The Egyptians adopted a lunar calendar (after using a solar calendar) which consisted of twelve months. The names of the months were: Thoth (began 29 August), Paopi (began 29 September), Athor (began 28 October), Choeak (began 27 November), Tobi (began 27 December), Mechir (began 26 July), Phamenoth (began 25 Februrary), Pharmuthi (began 27 March), Pachons (began 26 April), Paoni (began 26 May), Epep (began 25 June), and Mesore (began 25 July).[19]

Greeks derived their tables of the fixed stars from the Egyptians and Chaldeans; the subject of which was one of the astronomical books assigned to Thoth or Hermse and was required reading by a horoscopus which was a high ranking priest in Egypt.[5]

The size of Egypt is just under 100,000 square miles (about twice the size of England).[1]

The yearly inundation (or flooding) of the Nile typically starts in June or July and continues until November or December; for an average water level difference of 22 - 26 feet.[2]

Egypt has always had very fertile soil; its composition identified as: 11 water, 9 carbon, 6 oxide of iron, 4 silica, 4 carbonate of magnesia, 18 carbonate of lime, 48 alumen.[16]

In Ancient Egypt, as far back as the reign of Binothris (third monarch of the second dynasty), allowed supreme direction of affairs without reserve to women, as in those states of modern Europe before Salic law had been introduced.[30]

The Egyptians had a custom which respected theft as a profession. The ancient office "Shekh of the thieves" (where people register their profession as thievery) is located in Cairo and was still in use in 1881.[31]

The Egyptians made considerable wealth from a variety of sources and the gold mines of the Bisharee desert were very productive; it is believed that those mines were worked at the earliest periods of the Ancient Egyptian monarchy. The gold mines of Allaga, quartz, copper, lead, iron emerald and sulfur mines near the Red Sea were also used.[32] Ptolemy Philadelphus (according to Appian) held an immense treasure of 740,000 talents ($890,000,000US in 1881 dollars or at least a quarter of that sum)[33].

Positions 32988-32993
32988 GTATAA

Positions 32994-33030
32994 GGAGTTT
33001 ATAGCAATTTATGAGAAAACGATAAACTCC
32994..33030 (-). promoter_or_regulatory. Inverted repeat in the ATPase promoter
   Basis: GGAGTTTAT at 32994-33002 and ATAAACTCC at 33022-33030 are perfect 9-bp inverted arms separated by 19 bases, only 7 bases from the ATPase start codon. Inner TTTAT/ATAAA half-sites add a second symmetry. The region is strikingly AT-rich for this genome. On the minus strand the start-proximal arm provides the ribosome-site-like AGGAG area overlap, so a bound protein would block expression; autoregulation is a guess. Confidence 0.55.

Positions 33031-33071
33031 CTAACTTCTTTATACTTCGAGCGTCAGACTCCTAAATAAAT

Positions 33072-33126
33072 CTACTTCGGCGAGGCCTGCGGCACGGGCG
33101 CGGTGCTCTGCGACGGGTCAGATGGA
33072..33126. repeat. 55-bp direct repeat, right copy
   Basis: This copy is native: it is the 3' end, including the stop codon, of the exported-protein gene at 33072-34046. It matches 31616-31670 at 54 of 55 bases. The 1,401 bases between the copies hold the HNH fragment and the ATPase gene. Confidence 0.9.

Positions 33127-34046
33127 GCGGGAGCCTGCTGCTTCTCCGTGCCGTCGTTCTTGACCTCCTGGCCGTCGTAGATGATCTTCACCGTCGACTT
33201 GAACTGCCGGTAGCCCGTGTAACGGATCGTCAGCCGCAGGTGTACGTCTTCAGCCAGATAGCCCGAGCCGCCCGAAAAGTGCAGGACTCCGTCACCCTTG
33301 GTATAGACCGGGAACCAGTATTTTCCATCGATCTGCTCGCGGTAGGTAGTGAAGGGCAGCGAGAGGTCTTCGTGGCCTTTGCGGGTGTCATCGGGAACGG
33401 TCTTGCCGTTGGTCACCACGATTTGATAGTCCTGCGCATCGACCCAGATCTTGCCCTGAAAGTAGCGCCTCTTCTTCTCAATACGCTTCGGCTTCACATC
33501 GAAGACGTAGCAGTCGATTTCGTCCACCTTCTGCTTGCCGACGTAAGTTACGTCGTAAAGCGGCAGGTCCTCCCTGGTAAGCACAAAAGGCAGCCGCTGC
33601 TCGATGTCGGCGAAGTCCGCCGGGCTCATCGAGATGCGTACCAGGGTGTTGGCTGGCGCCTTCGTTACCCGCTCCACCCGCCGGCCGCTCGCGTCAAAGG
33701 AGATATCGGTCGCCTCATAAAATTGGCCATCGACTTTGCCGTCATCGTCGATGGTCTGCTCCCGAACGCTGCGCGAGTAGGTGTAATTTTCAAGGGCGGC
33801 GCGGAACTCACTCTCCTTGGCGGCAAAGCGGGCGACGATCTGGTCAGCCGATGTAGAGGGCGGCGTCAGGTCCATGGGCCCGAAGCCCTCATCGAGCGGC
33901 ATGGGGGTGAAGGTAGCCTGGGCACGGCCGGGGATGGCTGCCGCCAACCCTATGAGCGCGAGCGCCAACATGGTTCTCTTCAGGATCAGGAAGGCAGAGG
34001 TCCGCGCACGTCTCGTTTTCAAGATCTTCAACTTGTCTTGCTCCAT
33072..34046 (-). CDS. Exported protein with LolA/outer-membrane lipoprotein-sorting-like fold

Examination of ancient remains has revealed that the origin of the Egyptians was from a Caucasian race of an Asiatic immigration(s) which extended further south throughout Ethiopia, Abyssinia, and the southern coast including the Kafirs.[14]

Manetho wrote that at the end of the 16th dynasty, Egypt was invaded by Shepherd or Pastor Kings for a period of 500 years (the invasion was supposed to be nearly cotemporaneous with Abraham's visit to Egypt). They were expelled by Alisphragmathosis and he recorded that they went through the desert into Syria and that they built a city in that country called Judea, of sufficient size for 240,000 of them and called that Jerusalem. Josephus believed them to be Jewish, but Wilkinson has rejected that notion.[24]

Despite the commonality of the camel in Ancient Egypt, written record known as far back as the time of Abraham, the camel was never placed into paintings or hieroglyphics.[13]



References:
[1] History of Ancient Egypt - Volume 1, Author: George Rawlinson, M.A., Publisher: John B. Alden, New York, Publication Year: 1886, p.2.
[2] History of Ancient Egypt - Volume 1, Author: George Rawlinson, M.A., Publisher: John B. Alden, New York, Publication Year: 1886, p.10.
[3] History of Ancient Egypt - Volume 1, Author: George Rawlinson, M.A., Publisher: John B. Alden, New York, Publication Year: 1886, p.28, 32.
[4] History of Ancient Egypt - Volume 1, Author: George Rawlinson, M.A., Publisher: John B. Alden, New York, Publication Year: 1886, p.52.
[5] History of Ancient Egypt - Volume 1, Author: George Rawlinson, M.A., Publisher: John B. Alden, New York, Publication Year: 1886, p.141.
[6] History of Ancient Egypt - Volume 1, Author: George Rawlinson, M.A., Publisher: John B. Alden, New York, Publication Year: 1886, p.176.
[7] Records of the Past - Volume 4, Author: Dr. Brugsch, Publisher: Unknown, Publication Year: Unknown, p.133 - 148.
[8] A Popular Account of The Ancient Egyptians - Volume 1, Author: Sir J. Gardner Wilkinson, D.C.L., F.R.S., and c, Publisher: Harper and Brothers, New York, Publication Year: 1854, p.44.
[9] A Popular Account of The Ancient Egyptians - Volume 1, Author: Sir J. Gardner Wilkinson, D.C.L., F.R.S., and c, Publisher: Harper and Brothers, New York, Publication Year: 1854, p.166.
[10] A Popular Account of The Ancient Egyptians - Volume 1, Author: Sir J. Gardner Wilkinson, D.C.L., F.R.S., and c, Publisher: Harper and Brothers, New York, Publication Year: 1854, p.190.